Of course, Chester County has $60 million in reserve as well, but we’re told that can’t be touched or the county’s AAA bond rating could be jeopardized. One can only imagine the cries of outrage that would emanate from Costello and his colleagues were the state to demand $3 million, citing that the state is broke and the county has a nice surplus.
Truth be told, after being forced to bond $4 billion in unemployment debt and facing billions more in unfunded pension debt, the state is in much worse shape than Chester County and might well be completely justified by the commissioners’ logic to dip right into that surplus.
Still, we’re being told with something like a straight face that the charge is not to prevent a tax hike, which all three county commissioners said is inevitable, anyway. It begs the question of why not just raise the tax rate a smidge higher and be done with this exercise in political self-immolation? You’ll excuse us for being a tad cynical about that — too many times in the past the county tax rate has been a political football.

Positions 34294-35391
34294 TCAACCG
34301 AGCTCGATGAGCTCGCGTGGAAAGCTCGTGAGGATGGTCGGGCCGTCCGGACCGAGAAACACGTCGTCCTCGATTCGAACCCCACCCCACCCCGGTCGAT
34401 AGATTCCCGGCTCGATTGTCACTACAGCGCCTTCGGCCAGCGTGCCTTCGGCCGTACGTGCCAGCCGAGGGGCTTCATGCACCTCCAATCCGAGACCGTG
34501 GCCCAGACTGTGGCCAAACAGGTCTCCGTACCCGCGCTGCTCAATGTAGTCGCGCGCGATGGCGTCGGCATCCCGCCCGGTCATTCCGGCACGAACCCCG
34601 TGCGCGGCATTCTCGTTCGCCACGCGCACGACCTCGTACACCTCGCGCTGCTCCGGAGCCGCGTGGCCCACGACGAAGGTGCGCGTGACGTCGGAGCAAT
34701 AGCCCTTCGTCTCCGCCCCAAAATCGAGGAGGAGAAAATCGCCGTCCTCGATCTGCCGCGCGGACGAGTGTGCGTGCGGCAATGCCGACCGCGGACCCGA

Maybe the pleas of poverty would have been a bit more convincing had the county not spent just a tad under a bazillion dollars on not one, but two, fairly luxurious and expensive buildings — especially to some of the township supervisors in towns so cash-poor that they meet in a rented space, out of town. Arguably, too, they left money on the table in selling the old county courts building last year.
We’re told that opposition to this is “just politics,” with some finger-pointing going on at a handful of local elected officials who as luck would have it, or something, happen to be Democrats. As we all know, the board of County Commissioners — as it has been since the Civil War — is controlled by Republicans. Funny thing, though, the angriest responses have come from fellow Republicans, with some vitriol directed specifically at Costello.
“Brash” was the nicest description of Costello I heard this week from other elected officials. “Arrogant,” “condescending” and “snotty” were also used.